Deliver a product with an impossible timeline: Can seven apple trees grow an apple for one month?
I will share a real problem and how we solved it despite all the opinions and facts that we will fail. You could learn something from the following few paragraphs.
What was the problem?
We were in a situation to deliver a product with an impossible timeline because of many business-related reasons.
For an easy calculation, let’s say our team capacity was around 100 SP, and we got four sprints to produce a stable product version.
At this point, we got around 500 SP worth in the backlog + a good amount of unestimated stories + a few new features that we knew would come to our team in a sprint or so.
Let’s remember the time allocation for fixing bugs, which in the past was not a part of our capacity for obvious reasons.
So we had at least two times more SP that we could deliver. How do we solve this?
Optimize how we work.
The first change was to optimize how we work and see whether we could raise the velocity in artificial terms. We achieved that by:
- Having a strict focus on the stories that needed to be completed and what was stopping us from moving forward faster than usual. Is there something we need to know about the story that would require some research, which is the typical process in normal circumstances? Could we re-assign this to someone who has done this before?
- Focusing on the fastest PR review process. With the higher throughput comes the responsibility to review PR faster and better to ensure quality.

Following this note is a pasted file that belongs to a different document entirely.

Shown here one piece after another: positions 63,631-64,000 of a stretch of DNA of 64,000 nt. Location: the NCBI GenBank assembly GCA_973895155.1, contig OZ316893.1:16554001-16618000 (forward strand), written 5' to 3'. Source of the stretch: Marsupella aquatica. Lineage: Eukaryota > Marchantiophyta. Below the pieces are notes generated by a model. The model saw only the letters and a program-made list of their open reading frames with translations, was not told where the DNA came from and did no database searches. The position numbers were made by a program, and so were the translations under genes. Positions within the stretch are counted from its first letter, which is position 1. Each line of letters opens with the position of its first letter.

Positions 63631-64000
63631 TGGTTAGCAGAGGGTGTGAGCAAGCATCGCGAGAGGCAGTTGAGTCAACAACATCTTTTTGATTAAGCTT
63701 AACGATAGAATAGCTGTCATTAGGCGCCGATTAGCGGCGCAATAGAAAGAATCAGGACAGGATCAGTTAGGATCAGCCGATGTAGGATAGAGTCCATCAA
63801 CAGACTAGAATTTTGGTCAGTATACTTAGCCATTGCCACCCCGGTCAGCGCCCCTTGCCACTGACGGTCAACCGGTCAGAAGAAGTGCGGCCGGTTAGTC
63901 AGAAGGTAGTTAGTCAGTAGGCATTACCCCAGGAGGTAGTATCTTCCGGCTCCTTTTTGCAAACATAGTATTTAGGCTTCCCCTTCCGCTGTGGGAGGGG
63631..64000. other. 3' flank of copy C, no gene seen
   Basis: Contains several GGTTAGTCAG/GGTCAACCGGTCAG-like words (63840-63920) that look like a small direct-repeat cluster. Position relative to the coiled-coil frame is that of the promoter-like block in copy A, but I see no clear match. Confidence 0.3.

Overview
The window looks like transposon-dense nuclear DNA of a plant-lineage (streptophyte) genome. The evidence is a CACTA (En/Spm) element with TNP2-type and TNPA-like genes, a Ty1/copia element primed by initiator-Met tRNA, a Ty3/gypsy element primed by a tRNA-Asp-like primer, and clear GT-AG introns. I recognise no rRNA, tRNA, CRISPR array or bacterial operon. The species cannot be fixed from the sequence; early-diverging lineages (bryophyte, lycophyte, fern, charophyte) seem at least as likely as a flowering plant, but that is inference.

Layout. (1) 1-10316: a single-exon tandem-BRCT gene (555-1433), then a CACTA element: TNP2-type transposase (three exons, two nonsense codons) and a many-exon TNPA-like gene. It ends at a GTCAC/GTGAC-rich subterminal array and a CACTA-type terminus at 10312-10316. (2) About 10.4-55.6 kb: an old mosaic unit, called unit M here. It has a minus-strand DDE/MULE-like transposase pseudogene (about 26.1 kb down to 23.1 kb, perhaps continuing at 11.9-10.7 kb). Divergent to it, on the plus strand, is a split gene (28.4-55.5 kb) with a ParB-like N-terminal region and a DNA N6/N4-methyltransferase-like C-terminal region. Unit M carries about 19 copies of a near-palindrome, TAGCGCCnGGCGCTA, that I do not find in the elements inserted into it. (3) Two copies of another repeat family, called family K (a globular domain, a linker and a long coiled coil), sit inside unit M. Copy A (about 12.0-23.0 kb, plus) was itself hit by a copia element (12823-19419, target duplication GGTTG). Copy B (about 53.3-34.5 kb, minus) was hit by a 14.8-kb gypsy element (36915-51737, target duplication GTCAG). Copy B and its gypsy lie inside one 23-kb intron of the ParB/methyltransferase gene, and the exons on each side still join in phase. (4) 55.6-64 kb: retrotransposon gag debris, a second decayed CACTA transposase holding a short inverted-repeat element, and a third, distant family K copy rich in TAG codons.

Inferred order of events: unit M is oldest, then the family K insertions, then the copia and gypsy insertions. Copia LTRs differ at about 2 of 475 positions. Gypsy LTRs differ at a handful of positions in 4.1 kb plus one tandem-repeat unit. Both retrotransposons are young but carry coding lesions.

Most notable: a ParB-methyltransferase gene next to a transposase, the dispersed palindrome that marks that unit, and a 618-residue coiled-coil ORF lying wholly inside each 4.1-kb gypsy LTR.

- Discussion during the standup about which person should take a specific story based on their experience and knowledge instead of letting the team members pick their own as we usually do.
With those changes and some more, we reduced the time from “In progress” to “Done.” by 70%. Of course, this comes with some form of debt we must pay later, so if you go this way, please note this somewhere.
The second change was the most unpopular one that came to your mind. We needed to tackle long hours carefully as a team because it’s a hazardous mitigation option that could reflect your team and product negatively. I can’t measure the effects of this abrupt change yet, so if you have any ideas, apart from asking the group how they feel about that, I am all ears.
Sharp Focus on the Value
The third change we made was to refocus our sprints and have even smaller milestones that would help us brainstorm and discover all near-time challenges we might have.
If you have to deploy a ready solution in 3 weeks and if you have to deploy fewer features in, say, three days, that would change your way of thinking and focus on the more significant value first.
And we landed at the apple trees paradigm.
Even after we applied all of the changes above, we were still at risk of delivering the value for the deadline (which we cannot move for many reasons).
As a program manager, my next step was to ask for help from teams with similar knowledge. The next step for my engineering folks was to push back and say that we can’t have seven apple trees grow an apple for one month (or something similar to that and not so appropriate for my blog), and throwing more people would not solve the problem but will raise more issues.